Go to the Weekly Report for 15 November 2012
One of the hinges in the Pacific pivot is closer alignment of the US and its longterm allies, especially Japan, Korea and Australia. In the case of Australia, there is scarcely any need for American effort on the matter. The Rudd and Gillard governments, in the Australian tradition of taking the initiative to draw the imperial protector closer still, have not only signed up to US proposals expanding the already substantial US military and intelligence presence in Australia, but have actively sought it – mainly under the rubric of a threat from China’ Australia’s largest trading partner.
Last week Peter Hartcher of the Sydney Morning Herald reported that prime minister Julia Gillard “PM had cold feet on US base plan” prior to the visit of President Obama in November 2011 to announce the deployment of a Marine Air-Ground Task Force to Darwin. A US participant acknowledged the gravity of the decision more honestly than most Australian observers: “As you get closer, you realise the momentous nature of it.” But all this puzzled the Americans because, reports Hartcher, “the idea of possible US troop deployments to Australia was first proposed by Canberra in 2010.”
Immediately after the US election the cycle resumed. On November 10 Hartcher reported Assistant Secretary of State Kurt Campbell’s concern that the Gillard government was cutting Australian defence spending and promised Hillary Clinton and Leon Panetta would raise the matter at this week’s AUSMIN meetings with Australian counterparts.
The Australian Financial Review reported that as a counter to China’s “maritime threat”, senior Liberal Party opposition figures have been in discussions with unnamed US officials about thinking about replacing Australia’s decrepit Collins-class submarines (the ones where operations at sea appear to have been an optional extra in the design specifications) with leased US nuclear-powered attack submarines. US ambassador to Australia confirmed a similar offer earlier in the year. Fringe military and thinktank circles in Australia have been urging leasing a number of the US Navy’s Virginia-class 8,000 tonne fast attack submarines. Facing half a trillion dollars of defence cuts, the US itself is uncertain about how many of the SSNs it can afford.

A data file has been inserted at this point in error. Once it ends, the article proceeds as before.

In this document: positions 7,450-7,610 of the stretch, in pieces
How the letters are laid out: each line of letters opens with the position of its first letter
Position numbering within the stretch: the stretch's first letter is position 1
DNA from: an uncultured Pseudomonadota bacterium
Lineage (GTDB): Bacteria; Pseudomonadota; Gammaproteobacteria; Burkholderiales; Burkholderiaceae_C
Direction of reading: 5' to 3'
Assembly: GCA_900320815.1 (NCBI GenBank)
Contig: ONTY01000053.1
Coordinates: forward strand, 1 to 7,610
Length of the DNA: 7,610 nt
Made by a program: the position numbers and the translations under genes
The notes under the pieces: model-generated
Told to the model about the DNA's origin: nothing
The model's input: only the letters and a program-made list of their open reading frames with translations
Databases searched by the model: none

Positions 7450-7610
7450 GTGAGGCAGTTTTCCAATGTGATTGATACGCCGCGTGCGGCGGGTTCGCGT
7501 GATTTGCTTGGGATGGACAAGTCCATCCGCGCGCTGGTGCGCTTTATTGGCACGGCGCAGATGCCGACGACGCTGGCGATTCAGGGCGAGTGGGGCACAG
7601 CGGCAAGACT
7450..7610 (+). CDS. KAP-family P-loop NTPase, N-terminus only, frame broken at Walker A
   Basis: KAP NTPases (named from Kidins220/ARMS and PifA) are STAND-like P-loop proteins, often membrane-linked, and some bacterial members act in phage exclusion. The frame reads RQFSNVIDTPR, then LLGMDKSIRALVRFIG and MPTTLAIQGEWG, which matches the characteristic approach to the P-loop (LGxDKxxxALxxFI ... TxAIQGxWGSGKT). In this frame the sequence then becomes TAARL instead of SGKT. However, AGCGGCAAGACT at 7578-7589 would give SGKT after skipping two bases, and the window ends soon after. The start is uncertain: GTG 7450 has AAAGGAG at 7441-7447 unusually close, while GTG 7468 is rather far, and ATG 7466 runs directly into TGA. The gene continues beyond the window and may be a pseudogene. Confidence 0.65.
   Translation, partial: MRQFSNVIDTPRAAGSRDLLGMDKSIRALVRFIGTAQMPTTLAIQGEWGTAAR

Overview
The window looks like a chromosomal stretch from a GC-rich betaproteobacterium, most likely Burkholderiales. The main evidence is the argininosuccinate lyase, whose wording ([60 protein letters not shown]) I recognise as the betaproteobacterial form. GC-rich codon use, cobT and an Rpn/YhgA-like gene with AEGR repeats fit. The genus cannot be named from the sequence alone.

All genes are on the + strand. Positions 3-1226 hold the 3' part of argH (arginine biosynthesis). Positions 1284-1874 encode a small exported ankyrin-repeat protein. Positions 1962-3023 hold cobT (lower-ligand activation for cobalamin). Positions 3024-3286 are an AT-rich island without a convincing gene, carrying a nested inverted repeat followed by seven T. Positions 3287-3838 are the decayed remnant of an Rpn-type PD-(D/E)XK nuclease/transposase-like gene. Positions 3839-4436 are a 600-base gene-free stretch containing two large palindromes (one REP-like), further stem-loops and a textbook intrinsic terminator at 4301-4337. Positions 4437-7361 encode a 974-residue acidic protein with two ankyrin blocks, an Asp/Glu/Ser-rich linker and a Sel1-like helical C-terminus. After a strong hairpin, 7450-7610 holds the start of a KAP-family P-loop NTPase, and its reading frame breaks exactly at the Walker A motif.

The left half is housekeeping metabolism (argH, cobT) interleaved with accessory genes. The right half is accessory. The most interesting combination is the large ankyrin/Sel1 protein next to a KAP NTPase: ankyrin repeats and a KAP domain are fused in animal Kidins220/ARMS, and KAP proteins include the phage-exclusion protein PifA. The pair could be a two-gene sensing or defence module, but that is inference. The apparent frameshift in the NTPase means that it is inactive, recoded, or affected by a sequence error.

The nuclear submarines push for the Australian navy raises at least three key issues.
The first is technological dependence for a country ostensibly pursuing defence self-reliance. As former Deputy Secretary of Defence Paul Dibb and former Chief Defence Scientist – no alliance radicals they – remarked at the time of an earlier version of the current push:
“The likely need for direct American support for the nuclear power plant would put at risk Australia’s capacity for independent sovereign action. In effect, the submarine arm of the Royal Australian Navy would become a subordinate arm of the US Navy. Independence would become subservience.”
The second is the fit with Australia’s actual defence requirements, especially given the current bizarre reading of the “China threat”, and its obverse, the reaction of the neighbours to such a mismatch of strategic reality and force structure hardening and expansion, especially Indonesia.
The third is the encouragement that would be given to the pushes for both a nuclear power industry in Australia and a return to Australian thinking about nuclear weapons. Neither is a rational response to Australia’s energy and security needs, but both are on the agendas of some powerful voices in Australia.
Meanwhile, after the Defence Department asserted that a secret Australia-US military cooperation coordinating document arising out of the 2010 AUSMIN meeting, the Australia-United States Force Posture Review Working Group Statement of Principles, did not exist, a Fairfax freedom of information application forced the department to back track. However, it said, the document, including discussion of US access to Australian bases, pre-positioning of US forces, and training of US forces in Australia, would not be released due to United States objections.
– Richard Tanter, NAPSNet Contributor